FreeMesh WiFi 5 Mesh Network Router Runs OpenWrt

FreeMesh W1326 LTE Router Mesh Network Access

FreeMesh has launched an open-source mesh router, the WE1326 LTE FreeMesh Router (included are two nodes) that runs OpenWrt open-source operating system.

Open Source and “Hackable” Mesh System

FreeMesh enters the mesh market with source code posted on Gitlab, a user-hackable/customizable mesh in other words.  FreeMesh uses OpenWrt – the OpenWrt project is a Linux operating system aimed at embedded systems. The focus is on removing the need for a static firmware, where there is only one option for software for the hardware being purchased.

The Offerings and Markets

The company is targeting the residential market, where most mesh systems are almost double the $150.00 price tag of the FreeMesh. It is reported that there are other ZBT WE826-WD based mesh routers on the market, check out the article for more information.

FreeMesh Specifications 

FreeMesh Router

      • CPU Dual Core 880MHz MediaTek MT7621AT
      • ROM SPI 16MB
      • RAM DDR3 512MB
      • Antenna 2x 5dBi 2.4GHz, 2x 5dBi 5GHz, 2x 3dBi 3G/4G (built in)
      • Protocol 802.11a/b/g/n/ac dual band (2.4/5 GHz)
      • Interfaces 1x 10/100/1000Mbps WAN (Auto MDI/MDIX), 4x 10/100/1000Mbps LAN (Auto MDI/MDIX), 1x USB 2.0 ports, 1x Micro SD Card Slot, 1x SIM Card Slot
      • Button Reset
      • LED Power, 2.4GHz, 5GHz, WAN, LAN1, LAN2, LAN3, LAN4
      • Power DC 12V 2A
      • Size 28 x 22.6 x 7.6 cm

FreeMesh Node (based on ZBT WE826-16M)

      • CPU Single Core 580MHz MediaTek MT7620A
      • ROM 16MB
      • RAM DDR2 128MB
      • Antenna 2x 5dBi 2.4GHz, 2x 5dBi 5GHz
      • Protocol 802.11a/b/g/n dual-band (2.4/5 GHz)
      • Interface 1x 10/100Mbps WAN (Auto MDI/MDIX), 4x 10/100Mbps LAN (Auto MDI/MDIX)
      • Button Reset
      • LED Power, 2.4GHz, 5GHz, WAN, LAN1, LAN2, LAN3, LAN4
      • Power DC 12V 2A
      • Size 5.1 x 7.6 x 2.5 cm

The FreeMesh Router Pricing

1 FreeMesh Router and 2 Nodes are ready for shipping at $149.99 USD. The system is in the Beta stage.

The kit can be pre-ordered on FreeMesh website.

The solution is built on 802.11r & 802.11s technology which are extensions to IEEE 802.11 standard better known as “WiFi”, and used to implement roaming and mesh networking. We shortly describe each extension purpose below.

IEEE 802.11r-2008  – Amendment 2008

The fast BSS transition (FT) amendment of 2008 was targeted at handoffs of wireless devices in motion, such as smartphones in moving vehicles. The protocol developed a way for transitions to be made seamlessly and consistently between access points. This was the result of a redefining of the security key negotiation protocol. The access points could then negotiate and request wireless resources and services in parallel.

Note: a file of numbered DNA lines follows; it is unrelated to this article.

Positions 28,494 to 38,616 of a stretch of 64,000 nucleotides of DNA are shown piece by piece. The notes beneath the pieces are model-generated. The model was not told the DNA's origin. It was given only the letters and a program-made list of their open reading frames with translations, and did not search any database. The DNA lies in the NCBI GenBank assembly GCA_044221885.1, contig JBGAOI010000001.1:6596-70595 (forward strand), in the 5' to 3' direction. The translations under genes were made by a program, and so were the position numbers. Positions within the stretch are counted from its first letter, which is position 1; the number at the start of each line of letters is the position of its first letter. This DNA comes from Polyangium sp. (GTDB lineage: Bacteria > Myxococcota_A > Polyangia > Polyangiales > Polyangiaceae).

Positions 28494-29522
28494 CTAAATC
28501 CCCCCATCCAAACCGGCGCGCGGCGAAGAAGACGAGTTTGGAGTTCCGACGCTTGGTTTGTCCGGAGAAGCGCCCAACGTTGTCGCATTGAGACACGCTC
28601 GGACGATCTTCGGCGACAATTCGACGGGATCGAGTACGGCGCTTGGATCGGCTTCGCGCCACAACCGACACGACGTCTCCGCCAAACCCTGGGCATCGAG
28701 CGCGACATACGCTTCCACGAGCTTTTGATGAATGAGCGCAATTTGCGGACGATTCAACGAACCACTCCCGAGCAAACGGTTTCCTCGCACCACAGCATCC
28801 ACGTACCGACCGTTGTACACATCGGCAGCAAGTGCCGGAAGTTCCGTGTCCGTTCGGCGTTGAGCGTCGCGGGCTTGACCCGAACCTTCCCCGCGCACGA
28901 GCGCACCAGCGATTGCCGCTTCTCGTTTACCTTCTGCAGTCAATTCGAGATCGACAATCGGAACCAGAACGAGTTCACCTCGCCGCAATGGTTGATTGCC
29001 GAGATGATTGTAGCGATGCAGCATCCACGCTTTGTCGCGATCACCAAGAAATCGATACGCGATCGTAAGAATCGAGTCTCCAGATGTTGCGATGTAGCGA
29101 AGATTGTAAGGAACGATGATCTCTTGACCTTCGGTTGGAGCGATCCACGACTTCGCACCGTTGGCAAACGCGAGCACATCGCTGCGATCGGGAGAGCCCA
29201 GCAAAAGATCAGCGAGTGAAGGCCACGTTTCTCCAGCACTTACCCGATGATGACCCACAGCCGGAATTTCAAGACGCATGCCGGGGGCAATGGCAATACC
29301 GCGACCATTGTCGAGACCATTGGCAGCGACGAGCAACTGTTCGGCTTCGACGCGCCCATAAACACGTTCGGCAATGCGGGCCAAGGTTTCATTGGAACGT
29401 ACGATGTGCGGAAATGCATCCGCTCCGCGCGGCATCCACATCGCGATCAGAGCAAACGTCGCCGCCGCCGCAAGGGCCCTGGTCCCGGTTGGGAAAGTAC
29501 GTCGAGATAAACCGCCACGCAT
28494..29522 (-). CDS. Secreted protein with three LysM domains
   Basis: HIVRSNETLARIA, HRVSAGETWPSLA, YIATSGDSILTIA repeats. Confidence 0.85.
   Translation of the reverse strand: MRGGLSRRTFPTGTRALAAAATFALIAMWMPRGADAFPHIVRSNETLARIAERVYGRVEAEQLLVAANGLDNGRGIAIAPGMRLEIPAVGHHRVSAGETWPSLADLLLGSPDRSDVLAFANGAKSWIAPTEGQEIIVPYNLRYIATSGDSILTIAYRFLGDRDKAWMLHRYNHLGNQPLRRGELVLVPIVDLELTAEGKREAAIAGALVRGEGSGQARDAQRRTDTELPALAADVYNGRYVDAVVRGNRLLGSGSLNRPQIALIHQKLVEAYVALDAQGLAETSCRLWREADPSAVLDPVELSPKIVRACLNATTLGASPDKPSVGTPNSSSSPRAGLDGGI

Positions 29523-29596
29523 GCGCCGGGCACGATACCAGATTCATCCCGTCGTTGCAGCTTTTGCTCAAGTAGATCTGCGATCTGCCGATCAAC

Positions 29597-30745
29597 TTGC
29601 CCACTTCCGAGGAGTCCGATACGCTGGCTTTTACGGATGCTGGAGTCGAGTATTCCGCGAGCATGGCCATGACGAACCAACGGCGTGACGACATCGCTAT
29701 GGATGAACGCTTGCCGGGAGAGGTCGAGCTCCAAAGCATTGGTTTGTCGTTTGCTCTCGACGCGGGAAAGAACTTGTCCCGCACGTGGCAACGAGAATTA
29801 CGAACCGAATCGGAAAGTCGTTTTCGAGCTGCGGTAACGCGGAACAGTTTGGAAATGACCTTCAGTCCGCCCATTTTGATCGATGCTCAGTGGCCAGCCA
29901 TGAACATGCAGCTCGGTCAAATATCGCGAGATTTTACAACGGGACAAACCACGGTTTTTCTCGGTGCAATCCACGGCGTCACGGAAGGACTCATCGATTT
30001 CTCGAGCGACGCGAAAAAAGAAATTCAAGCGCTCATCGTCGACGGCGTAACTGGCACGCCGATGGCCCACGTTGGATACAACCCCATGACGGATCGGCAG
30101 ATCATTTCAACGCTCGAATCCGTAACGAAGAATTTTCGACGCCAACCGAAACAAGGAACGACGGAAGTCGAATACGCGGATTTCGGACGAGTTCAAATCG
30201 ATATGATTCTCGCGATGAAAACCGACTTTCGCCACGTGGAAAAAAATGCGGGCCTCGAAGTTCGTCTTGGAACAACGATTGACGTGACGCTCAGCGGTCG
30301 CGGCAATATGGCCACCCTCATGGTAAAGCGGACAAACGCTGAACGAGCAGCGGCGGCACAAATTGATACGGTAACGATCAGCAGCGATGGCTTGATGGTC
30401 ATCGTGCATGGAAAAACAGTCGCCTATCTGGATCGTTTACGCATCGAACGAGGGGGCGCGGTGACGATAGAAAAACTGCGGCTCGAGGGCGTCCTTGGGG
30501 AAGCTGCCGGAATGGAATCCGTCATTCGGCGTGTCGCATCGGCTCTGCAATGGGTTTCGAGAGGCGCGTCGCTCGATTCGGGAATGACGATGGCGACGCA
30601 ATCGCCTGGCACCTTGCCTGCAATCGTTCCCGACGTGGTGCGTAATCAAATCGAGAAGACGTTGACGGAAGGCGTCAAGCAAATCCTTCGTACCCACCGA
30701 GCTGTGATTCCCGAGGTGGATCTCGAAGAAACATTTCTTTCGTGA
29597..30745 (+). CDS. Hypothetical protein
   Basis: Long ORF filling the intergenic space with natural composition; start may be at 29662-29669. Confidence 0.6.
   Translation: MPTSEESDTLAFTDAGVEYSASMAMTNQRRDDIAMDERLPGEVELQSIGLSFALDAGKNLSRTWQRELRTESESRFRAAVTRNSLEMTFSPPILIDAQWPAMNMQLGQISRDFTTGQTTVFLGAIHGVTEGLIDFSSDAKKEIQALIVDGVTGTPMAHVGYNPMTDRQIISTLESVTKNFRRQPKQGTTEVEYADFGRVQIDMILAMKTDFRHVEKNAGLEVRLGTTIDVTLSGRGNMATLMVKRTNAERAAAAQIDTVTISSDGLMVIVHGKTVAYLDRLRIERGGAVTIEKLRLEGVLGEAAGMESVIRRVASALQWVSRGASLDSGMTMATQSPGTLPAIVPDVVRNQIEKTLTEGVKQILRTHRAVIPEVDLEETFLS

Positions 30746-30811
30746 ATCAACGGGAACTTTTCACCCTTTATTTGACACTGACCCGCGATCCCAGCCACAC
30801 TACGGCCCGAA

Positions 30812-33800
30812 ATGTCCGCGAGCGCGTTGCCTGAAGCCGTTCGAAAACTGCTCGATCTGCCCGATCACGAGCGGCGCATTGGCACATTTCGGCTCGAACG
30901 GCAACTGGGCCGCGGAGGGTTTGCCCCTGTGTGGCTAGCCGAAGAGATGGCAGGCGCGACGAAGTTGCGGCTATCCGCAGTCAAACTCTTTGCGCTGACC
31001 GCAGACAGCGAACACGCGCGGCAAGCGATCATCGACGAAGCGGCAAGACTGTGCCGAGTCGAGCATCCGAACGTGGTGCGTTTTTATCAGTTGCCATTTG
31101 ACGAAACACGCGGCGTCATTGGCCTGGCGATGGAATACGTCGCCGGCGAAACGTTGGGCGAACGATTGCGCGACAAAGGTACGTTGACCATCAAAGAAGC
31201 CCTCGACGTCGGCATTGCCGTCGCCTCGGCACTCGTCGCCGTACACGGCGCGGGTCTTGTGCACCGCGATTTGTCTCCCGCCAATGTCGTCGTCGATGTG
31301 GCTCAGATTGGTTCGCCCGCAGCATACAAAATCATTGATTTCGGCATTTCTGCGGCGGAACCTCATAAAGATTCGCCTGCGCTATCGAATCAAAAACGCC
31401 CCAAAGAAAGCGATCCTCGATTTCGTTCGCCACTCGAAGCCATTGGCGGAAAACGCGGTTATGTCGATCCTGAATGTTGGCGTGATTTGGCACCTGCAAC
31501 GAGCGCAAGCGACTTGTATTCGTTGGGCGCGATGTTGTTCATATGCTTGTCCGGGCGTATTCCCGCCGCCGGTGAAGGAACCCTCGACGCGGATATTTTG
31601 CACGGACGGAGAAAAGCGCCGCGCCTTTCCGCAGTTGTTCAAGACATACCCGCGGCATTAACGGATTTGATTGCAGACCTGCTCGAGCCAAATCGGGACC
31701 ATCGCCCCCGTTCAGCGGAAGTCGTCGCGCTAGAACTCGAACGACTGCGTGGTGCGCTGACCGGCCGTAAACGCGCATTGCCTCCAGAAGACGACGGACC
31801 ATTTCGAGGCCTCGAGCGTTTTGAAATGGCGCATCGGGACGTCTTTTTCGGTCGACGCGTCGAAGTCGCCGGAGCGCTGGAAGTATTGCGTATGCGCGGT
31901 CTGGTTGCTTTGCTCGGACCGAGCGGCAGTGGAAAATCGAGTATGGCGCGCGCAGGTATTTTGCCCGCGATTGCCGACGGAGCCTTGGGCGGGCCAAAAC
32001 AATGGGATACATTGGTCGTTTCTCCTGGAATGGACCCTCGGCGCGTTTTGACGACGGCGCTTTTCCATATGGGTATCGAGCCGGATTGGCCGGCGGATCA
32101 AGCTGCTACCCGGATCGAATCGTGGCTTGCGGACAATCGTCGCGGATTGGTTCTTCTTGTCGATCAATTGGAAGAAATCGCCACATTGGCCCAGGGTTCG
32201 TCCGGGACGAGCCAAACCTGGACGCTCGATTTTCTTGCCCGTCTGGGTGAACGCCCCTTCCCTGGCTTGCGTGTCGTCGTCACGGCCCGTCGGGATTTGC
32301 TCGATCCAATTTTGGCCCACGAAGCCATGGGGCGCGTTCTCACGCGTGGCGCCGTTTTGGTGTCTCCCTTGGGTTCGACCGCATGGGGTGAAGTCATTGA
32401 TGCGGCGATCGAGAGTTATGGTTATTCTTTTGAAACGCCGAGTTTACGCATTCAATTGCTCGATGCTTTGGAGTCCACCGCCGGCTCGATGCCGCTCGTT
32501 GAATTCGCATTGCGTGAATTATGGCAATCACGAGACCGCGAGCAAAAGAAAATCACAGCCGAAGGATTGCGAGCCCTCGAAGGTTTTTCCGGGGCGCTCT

Further background on the 802.11r Amendment can be found on Wikipedia.

IEEE 802.11s – Amendment 2011

The 802.11s Protocol is the 2011 amendment to the IEEE 802.11 standard for a mesh networking protocol.  The 802.11 standards have grown and developed into the need for the system to include incorporated and interconnected APs. The main focus of the protocol is to set out standards for a Wi-Fi network to discover related APs within the original network, which is not always the internet but can include the internet. This protocol is now being seen in the residential and SOHO markets.

More information can be found in a CWNP White paper on 802.11s Mesh Networks.

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12 Replies to “FreeMesh WiFi 5 Mesh Network Router Runs OpenWrt”

  1. Hi,

    I would love to see some initial tests of this device. I have 600mb fiber so I am wondering how does it handle routing at that speed. Plus: do you know if nodes can be connected with wire ? Or only using Wifi ?

    Thanks and have a nice day

    1. 600 Mbps over Gigabit Ethernet should not be a problem, as long as you don’t start using encryption for things like VPN.
      The nodes have Ethernet ports too albeit limited to Fast Ethernet (100Mbps), so I don’t see why you would not be able to connect them to the router over Ethernet.

  2. There is a e-waste issue that does need a answer but not at this price range. In the country where I live you normally get a new router each time you move to another internet service provider. So more e-waste builds up.

  3. I’m surprised the ROM memory is so small, they could have went with 32MB for a bit of future proofing. 16MB in almost 2020 seems a bit limited.

    1. as far as I can tell that router does not give stable wireless connection sometimes, I bought a dozen and did intensive testing with them, and eventually gave up on them. openwrt forum has long threads about it as well, either the 2.4G or the 5G won’t sustain well over long period of testing for certain test cases.

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